Pioneer street itself is approximately seven and a half feet above sea level, and even though it is located well inside New York Harbor, and not subject to any wave action or moving water, the flooding that resulted from Super Storm Sandy did inundate the lowest, “garden-­‐level” floors of all of our homes, which are a few steps down from the street. This was the first flooding of this kind in well over 100 years, if ever. The damage from this stillwater flooding was significant, but not crippling. Mostly, it was mechanical equipment, electrical service, insulation and finishes that needed repair. Only a few homes had any structural damages, and this was typically minor. Almost all of these homes were fully repaired within six months, and most homeowners were able to continue to live in their homes during the repairs. Although the storm was devastating, its effects were relatively short-­‐lived.

This will not be the case with the Biggert‐Waters Flood Reform Act, which threatens long­‐term and irreversible damage to our homes, our neighborhood, and our community. This so‐called reform act, which was passed months before Sandy, calls for dramatic and unprecedented increases in flood insurance premiums for policies administered through the National Flood Insurance Program (NFIP). These premiums will be set primarily according to the elevation of a home relative to a base flood elevation, which is approximately twelve feet above sea level on Pioneer Street, regardless of when the homes were actually constructed. This is a departure from the previous regulation, which did distinguish between pre‐existing houses and new developments. As a result, Red Hook homeowners may see premiums rise as much as sixty times their current rates, from as little as $1,600 per year to as much as $36,000. According to FEMA, the only way to afford these crippling rates would be to literally raise our homes by as much as 8 feet.

The 19th Century, joisted­‐masonry construction of our houses makes them impossible to elevate. In order to avoid these new premiums, our only option would be to tear down our entire block – forty Civil War Era houses – and rebuild from scratch, which is not financially feasible for any of us because like most Americans, most of our net worth is in our homes, and subject to mortgages which we work very hard to pay off.

Our intimate knowledge with the flooding caused by Sandy, and our associated experience filing flood insurance claims through the NFIP, uniquely qualifies us to evaluate the proposed changes to this program. To be blunt, we are confused as to how the new, unsubsidized premiums can be justified as "actuarial". These yearly premiums represent, on average, somewhere between 33% and 200% of the actual settlements paid out by the NFIP to Red Hook policy‐holders following Sandy. This for an event with a probability of occurrence of 1/100, according to FEMA’s own flood maps (in truth, Sandy is likely the worst flood in 500 years of recorded NYC history, arguably making it less likely). Even if we were to assume that the frequency of these events will increase twofold over the next fifty years, and factor in generous allowances for overhead and administration, the numbers don't come close to adding up. In fact, the premiums would be unjustifiable even if these policies had paid out 100% of their value ($250k) following Sandy, which they did not.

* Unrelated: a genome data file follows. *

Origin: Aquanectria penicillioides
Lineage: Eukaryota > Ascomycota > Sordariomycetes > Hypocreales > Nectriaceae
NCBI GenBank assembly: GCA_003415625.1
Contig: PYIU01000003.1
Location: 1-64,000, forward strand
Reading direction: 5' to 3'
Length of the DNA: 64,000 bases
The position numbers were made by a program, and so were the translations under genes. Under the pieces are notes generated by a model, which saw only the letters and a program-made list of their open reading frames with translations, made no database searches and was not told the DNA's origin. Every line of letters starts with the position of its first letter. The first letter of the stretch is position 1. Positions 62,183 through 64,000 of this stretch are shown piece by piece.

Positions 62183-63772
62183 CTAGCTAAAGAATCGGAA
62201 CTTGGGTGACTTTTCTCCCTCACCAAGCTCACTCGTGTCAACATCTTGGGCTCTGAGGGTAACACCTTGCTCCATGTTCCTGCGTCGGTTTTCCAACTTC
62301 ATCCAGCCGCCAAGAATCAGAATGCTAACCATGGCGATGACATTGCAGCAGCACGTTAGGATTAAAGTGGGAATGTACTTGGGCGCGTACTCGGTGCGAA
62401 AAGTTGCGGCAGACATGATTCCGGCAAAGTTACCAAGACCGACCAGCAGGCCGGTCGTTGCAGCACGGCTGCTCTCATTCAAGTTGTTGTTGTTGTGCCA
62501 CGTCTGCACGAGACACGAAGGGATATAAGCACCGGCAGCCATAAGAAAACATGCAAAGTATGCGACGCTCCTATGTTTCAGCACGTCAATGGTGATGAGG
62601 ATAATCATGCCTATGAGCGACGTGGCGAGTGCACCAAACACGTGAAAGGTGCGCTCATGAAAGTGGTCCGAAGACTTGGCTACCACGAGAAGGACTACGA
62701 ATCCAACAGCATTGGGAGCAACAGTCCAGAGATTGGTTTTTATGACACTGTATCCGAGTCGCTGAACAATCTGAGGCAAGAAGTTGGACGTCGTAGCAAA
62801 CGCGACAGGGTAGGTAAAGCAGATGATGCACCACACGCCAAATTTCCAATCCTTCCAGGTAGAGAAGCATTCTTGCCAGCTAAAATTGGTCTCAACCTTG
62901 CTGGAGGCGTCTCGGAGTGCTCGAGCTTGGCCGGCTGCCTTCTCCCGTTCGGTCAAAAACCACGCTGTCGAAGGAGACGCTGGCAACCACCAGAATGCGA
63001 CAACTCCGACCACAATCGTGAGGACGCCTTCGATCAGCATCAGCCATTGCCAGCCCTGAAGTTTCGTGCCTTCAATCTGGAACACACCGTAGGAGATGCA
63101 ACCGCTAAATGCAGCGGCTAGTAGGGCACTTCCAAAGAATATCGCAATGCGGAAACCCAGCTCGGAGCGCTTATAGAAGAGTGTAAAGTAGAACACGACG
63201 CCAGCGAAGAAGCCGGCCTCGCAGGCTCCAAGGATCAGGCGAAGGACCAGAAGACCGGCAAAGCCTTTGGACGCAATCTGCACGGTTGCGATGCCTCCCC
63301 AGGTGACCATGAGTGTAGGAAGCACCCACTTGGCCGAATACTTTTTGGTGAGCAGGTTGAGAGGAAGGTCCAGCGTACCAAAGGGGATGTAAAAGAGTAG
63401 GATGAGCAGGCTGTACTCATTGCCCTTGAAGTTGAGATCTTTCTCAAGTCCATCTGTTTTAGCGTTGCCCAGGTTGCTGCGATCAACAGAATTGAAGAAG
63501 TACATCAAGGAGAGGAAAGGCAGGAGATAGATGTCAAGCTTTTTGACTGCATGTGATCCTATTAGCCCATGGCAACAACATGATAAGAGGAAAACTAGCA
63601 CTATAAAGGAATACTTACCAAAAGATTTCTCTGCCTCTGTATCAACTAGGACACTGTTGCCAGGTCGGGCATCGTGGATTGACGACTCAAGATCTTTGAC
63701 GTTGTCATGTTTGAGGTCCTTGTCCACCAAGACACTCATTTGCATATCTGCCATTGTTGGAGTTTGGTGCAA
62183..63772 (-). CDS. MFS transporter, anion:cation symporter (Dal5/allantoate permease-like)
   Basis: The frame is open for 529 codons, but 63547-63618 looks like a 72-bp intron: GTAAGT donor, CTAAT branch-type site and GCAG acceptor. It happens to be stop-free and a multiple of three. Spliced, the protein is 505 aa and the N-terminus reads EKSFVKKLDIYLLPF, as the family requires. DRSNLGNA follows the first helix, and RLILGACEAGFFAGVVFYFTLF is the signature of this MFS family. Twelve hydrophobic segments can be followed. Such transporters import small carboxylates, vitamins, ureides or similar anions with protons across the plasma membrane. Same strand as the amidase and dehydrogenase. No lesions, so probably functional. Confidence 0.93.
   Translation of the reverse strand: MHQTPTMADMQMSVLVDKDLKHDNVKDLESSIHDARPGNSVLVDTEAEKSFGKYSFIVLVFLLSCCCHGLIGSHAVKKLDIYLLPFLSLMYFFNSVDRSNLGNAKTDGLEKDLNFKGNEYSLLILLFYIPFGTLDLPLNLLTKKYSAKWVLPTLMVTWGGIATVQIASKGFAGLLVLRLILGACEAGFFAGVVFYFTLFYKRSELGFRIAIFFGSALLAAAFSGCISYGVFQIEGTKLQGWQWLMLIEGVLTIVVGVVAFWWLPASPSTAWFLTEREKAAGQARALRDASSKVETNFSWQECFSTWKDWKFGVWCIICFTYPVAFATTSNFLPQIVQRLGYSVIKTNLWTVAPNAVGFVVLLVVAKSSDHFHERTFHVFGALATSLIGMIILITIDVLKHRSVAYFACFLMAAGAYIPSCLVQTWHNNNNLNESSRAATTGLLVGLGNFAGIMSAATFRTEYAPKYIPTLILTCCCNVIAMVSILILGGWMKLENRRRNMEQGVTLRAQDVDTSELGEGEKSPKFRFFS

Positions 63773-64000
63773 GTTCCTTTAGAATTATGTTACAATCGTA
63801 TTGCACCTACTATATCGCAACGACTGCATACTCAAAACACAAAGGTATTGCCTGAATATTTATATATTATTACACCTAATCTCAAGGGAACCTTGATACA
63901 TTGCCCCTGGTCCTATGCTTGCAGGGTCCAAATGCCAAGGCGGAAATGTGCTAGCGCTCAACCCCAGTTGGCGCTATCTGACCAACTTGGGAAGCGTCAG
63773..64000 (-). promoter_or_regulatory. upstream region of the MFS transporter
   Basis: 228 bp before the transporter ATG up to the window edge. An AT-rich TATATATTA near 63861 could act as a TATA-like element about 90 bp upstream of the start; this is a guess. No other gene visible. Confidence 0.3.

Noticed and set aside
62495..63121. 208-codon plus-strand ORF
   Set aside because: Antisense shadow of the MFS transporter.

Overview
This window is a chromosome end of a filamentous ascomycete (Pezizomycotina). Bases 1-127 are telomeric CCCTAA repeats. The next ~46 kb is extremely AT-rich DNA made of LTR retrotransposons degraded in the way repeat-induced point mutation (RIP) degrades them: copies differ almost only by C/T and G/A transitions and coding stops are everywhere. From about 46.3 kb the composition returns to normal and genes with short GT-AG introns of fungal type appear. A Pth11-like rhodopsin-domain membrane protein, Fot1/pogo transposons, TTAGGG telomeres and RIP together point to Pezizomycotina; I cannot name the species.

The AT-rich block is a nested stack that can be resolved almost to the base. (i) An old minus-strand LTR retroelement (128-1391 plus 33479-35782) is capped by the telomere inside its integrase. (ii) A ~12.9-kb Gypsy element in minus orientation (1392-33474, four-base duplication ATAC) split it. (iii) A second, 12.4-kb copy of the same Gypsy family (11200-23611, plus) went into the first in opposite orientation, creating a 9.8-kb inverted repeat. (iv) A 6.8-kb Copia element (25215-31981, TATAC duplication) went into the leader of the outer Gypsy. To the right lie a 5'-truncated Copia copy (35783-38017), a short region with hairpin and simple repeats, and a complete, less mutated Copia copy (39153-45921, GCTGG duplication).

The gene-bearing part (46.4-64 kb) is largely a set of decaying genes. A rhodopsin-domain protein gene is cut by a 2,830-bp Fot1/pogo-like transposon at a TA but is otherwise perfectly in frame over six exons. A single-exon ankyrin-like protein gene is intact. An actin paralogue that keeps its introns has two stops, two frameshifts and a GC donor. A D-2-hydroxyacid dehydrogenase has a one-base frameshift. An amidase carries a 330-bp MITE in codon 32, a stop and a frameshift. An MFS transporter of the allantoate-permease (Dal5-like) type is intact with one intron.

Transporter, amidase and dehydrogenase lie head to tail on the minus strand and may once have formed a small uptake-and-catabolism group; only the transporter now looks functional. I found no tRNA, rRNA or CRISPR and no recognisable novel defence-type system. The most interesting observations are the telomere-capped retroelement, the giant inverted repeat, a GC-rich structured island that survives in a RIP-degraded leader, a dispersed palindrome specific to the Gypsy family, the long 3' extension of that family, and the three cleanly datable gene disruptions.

No rational homeowner would participate in this program at these rates, since it would be vastly cheaper to self‐insure. This will deplete the insurance pool, leading to more deficits for the NFIP. In addition, those of us who are required by their mortgagees to carry such insurance will be caught between a rock and hard place; unable to afford their homes as result of these crippling flood insurance premiums, yet also underwater on their mortgages and unable to sell and relocate because of the effect mandatory insurance at unjustifiable prices will have on property values.